tapes last 30+ years.

mastic seal of return air.
eliminating return air leakage.

properly configured drain lines.

insulated refrigerant lines.

neat braised connections that don't leak.
use of filter dryers when needed.

duct seal..where ducts leave plenum
supply box seal..where supply boxes
penetrate ceiling/wall/floor
again ...mastic only.

if flex duct proper strapping of ducts
to eliminate sags, bends & crimping
of ducts that reduce air flow.

lots of things make a quality install.
these are just my pov's.

I do testing of ductwork to determine duct leakage
and re-test once work is done to achieve
desired reduction.

    Bookmark   August 3, 2012 at 2:34PM
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mike_home

A quality installation starts with a heating/cooling load calcualtion. This means measuring the sizes of all rooms and windows, and determining the insulation values. The contractor should asked if there are any heating and cooling issues. The duct work should also be inspected and measured. Once the sizes have been established, the contractor should propose good, better, and best equipment to fit the customer's budget and needs.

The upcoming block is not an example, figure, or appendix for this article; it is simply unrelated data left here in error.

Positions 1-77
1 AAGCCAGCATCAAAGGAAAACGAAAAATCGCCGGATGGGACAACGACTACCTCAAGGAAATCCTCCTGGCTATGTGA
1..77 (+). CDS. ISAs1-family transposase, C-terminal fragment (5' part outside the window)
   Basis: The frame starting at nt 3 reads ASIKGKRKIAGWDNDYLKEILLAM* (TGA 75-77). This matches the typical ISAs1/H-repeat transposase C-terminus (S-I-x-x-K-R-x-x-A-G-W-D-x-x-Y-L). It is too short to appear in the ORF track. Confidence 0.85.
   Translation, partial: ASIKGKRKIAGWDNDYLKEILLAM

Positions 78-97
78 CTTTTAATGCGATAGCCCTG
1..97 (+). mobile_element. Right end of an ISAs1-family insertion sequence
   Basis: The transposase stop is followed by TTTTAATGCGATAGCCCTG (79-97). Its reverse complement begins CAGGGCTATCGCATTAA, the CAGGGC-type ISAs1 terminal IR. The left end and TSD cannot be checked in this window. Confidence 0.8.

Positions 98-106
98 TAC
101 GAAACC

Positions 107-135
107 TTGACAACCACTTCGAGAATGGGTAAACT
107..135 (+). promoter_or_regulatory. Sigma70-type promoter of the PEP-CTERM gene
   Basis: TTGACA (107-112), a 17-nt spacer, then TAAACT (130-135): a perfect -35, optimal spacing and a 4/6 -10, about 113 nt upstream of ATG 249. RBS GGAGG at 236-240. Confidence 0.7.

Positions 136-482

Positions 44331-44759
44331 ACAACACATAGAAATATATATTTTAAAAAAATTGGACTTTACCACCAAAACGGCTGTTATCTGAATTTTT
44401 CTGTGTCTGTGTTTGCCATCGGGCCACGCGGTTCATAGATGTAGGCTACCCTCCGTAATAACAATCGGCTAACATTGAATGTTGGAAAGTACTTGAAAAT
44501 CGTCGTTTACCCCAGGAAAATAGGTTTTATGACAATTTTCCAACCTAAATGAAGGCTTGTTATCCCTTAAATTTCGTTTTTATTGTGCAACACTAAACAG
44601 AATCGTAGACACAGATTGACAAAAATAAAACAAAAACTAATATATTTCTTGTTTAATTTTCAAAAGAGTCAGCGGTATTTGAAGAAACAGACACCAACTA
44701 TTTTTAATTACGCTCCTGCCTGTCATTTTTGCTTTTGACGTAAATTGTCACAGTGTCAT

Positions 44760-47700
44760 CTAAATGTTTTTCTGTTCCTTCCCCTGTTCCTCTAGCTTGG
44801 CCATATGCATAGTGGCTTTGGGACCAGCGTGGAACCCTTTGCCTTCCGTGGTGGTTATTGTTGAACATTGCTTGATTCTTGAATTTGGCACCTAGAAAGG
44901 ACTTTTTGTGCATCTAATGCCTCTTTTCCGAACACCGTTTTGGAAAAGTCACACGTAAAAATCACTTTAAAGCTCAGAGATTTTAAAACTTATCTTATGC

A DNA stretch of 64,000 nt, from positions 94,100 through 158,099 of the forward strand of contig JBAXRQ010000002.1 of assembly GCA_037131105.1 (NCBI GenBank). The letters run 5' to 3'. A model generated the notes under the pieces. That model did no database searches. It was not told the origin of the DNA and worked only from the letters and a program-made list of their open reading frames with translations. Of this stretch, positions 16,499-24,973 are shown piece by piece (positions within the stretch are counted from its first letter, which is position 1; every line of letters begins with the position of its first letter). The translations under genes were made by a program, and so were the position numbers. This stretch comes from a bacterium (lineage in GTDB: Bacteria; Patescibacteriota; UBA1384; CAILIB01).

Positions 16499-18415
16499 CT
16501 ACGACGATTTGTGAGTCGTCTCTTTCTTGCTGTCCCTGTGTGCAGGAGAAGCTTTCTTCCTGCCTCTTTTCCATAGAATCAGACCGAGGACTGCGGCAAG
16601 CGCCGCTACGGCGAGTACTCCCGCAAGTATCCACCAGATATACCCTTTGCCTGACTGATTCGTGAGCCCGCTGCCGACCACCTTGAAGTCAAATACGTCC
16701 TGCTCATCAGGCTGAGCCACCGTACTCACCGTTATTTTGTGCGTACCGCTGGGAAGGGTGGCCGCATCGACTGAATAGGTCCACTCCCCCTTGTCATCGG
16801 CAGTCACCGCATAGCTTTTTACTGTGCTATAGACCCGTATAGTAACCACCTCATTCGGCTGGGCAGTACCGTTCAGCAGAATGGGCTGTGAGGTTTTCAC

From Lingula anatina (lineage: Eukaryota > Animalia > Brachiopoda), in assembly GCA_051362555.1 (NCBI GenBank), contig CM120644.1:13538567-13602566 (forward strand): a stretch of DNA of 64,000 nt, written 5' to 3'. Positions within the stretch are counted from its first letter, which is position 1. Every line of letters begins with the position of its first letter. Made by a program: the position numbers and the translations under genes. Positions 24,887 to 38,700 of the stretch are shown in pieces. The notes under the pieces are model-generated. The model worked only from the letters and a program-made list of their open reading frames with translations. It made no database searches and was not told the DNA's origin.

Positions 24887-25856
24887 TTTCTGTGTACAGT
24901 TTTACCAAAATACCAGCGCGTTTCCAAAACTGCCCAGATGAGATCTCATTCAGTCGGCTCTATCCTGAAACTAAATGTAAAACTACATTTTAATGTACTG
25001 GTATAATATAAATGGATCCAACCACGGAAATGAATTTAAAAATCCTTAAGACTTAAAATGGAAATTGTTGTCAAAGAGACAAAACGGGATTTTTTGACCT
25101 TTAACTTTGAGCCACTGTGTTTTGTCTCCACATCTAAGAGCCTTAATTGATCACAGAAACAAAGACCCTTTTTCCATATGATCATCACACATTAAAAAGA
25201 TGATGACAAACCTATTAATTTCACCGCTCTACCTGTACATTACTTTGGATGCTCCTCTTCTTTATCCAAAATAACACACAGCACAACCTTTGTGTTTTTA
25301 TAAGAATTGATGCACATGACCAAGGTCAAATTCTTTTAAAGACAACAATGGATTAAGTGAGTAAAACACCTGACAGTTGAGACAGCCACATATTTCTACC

Some installation details I like to see are:

- replacing the line set whenever it is feasbile
- placing the condenser on a properly sized and level pad
- placing the condenser to it has the proper cleareances and easily accessable for service
- running the lineset and wiring neatly to the furnace or air handler
- installing the furnace on feet
- connecting the duct work neatly
- using hard pipe with a shut off for the gas connection with a drip leg
- exterior PVC piping should be away from windows and high enough to avoid a high snow accumulation
- no obstructions which would make servicing the furnace difficult
- a condensate pump connected to a drain or outside
- a surge protector for the furnace
- an overflow alarm in case the condensate drain is blocked
- a secondary overflow pan if the furnace is above a ceiling
- a 4 inch media filter which the customer can change himself
- the correct thermostat for the furnace and AC